By John and Daria Greening

The Handmaid’s Tale, a current TV series adaptation of the same-titled book, pictures Gilead, a totalitarian society that withdrew from the United States following an internal war. In Gilead’s hierarchical regime, husbands, called “captains,” are high in authority, lording over low-level wives. Women are brutally subjugated. By law, females are not permitted to work, own property, handle money, or read. The husbands make harsh demands, enforce strict rules, live by a double standard—all while quoting Scripture to the wives as proof texts for behaving inhumanely.

In one cruel scene, a wife and a handmaid contrive to submit documents to the government, crafted by using their pre-Gilead political and editorial experience, without the husband’s approval. Discovering what they have done, the husband becomes furious, opens his Bible to Ephesians 5, and reads aloud to them, “Wives, submit yourselves unto your own husbands as unto the Lord. For the husband is head of the wife.” He then removes his belt and repeatedly whips his wife, forcing the handmaid to watch. The captain’s bruising and battering of his wife are meant to teach her and the handmaid a lesson: they are to never intrude into his domain or initiate an action without his permission.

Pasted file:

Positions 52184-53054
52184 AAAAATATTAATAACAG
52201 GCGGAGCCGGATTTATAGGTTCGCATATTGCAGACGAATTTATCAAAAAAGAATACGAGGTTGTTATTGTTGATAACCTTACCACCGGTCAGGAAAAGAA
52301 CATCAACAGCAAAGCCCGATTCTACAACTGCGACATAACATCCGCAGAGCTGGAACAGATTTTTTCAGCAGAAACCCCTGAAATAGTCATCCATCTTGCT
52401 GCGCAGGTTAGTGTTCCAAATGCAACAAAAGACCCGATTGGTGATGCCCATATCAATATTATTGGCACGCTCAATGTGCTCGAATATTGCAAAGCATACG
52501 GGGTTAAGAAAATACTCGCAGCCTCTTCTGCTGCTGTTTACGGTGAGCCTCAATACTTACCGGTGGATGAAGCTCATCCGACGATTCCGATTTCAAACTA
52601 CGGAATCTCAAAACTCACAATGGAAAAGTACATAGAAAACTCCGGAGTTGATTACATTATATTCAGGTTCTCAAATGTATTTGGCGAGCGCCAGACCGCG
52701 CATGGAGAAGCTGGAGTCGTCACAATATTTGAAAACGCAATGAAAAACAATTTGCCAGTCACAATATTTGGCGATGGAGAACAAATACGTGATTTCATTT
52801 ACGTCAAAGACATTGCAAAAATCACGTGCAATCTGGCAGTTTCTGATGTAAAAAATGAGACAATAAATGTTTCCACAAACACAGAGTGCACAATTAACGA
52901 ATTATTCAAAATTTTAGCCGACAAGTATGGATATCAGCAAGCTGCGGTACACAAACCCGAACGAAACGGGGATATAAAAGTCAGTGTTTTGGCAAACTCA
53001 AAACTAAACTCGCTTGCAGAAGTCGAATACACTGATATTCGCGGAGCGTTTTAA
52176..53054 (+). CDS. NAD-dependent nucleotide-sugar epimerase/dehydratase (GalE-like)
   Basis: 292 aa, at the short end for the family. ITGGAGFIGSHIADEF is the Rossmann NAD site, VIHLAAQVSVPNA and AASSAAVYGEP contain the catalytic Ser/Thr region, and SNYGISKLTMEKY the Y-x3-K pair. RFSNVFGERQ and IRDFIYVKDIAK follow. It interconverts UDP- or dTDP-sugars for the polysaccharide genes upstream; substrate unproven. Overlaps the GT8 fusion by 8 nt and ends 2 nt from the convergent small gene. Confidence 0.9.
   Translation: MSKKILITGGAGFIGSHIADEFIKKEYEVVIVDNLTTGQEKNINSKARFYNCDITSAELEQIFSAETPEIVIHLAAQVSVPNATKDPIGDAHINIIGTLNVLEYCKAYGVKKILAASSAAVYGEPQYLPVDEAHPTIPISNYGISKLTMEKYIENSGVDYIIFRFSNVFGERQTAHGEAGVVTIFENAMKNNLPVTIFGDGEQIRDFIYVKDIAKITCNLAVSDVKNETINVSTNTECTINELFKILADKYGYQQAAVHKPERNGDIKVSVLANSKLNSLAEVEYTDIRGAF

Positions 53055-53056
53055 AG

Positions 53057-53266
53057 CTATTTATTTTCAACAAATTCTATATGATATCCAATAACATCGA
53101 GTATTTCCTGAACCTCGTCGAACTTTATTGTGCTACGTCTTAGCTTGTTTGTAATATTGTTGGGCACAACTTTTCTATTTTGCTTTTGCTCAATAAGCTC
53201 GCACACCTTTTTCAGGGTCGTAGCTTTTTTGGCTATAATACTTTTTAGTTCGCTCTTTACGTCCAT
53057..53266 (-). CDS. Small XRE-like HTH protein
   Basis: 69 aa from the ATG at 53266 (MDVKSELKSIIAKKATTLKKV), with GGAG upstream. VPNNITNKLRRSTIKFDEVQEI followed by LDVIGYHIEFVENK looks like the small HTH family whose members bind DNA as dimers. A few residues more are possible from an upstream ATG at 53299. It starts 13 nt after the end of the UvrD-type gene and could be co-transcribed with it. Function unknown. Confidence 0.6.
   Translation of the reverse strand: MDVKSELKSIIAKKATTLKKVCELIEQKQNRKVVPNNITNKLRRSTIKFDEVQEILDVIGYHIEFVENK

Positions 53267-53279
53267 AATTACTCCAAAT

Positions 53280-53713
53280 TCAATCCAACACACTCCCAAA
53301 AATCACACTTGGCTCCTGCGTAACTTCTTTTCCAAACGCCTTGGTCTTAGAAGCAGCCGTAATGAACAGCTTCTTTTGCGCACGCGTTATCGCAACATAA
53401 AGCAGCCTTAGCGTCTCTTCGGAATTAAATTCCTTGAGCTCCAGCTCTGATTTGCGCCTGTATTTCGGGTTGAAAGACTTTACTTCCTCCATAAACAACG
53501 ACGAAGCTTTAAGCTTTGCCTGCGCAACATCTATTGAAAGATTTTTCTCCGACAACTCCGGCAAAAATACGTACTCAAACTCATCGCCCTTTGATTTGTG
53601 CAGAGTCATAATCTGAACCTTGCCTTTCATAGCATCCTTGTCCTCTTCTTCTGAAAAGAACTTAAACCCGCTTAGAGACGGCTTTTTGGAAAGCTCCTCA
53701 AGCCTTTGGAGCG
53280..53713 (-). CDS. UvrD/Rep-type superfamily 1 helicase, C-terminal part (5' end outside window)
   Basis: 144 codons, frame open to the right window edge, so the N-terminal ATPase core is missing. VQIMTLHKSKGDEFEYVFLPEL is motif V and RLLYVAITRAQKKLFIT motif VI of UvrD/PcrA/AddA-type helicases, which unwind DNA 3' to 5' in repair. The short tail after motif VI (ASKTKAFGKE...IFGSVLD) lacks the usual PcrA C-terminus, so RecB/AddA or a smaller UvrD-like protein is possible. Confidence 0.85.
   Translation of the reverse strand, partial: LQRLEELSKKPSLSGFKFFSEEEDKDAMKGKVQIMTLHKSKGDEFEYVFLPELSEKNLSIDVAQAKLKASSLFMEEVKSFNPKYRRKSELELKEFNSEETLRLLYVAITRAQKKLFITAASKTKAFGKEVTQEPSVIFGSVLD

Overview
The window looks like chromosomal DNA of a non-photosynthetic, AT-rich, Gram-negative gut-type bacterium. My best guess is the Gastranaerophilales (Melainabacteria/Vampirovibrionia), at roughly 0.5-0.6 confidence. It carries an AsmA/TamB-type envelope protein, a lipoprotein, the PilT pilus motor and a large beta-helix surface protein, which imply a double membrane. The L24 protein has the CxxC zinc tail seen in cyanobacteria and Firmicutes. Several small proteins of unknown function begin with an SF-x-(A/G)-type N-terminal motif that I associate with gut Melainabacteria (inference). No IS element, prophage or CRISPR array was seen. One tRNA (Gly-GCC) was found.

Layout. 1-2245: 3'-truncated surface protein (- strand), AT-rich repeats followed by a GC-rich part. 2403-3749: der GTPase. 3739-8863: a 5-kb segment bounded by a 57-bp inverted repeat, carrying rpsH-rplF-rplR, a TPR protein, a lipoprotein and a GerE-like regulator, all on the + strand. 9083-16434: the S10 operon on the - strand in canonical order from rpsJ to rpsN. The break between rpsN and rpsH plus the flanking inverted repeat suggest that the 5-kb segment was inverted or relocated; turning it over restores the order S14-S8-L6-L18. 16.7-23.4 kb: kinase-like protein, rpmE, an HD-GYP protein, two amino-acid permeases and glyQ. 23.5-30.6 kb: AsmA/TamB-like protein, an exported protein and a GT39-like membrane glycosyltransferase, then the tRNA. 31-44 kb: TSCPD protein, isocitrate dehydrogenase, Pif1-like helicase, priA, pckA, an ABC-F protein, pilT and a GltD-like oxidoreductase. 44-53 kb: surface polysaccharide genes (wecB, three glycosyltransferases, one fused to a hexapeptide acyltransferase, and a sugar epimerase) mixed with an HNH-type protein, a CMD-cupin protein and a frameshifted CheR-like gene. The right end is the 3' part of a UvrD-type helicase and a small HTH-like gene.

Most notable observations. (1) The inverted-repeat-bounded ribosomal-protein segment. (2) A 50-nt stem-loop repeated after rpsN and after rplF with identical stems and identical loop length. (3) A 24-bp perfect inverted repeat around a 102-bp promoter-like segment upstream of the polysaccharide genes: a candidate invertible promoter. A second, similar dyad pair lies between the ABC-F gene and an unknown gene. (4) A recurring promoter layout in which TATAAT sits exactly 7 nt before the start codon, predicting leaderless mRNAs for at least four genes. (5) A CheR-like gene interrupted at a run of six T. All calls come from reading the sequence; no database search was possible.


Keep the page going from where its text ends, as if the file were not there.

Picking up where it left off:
This literary caricature of the marital relationship may be easily dismissed by Christians because of its extreme graphic nature. Yet the plotline forces us to ask, How do we as Christian husbands and wives interpret and implement the teachings of the Scriptures in our marriages?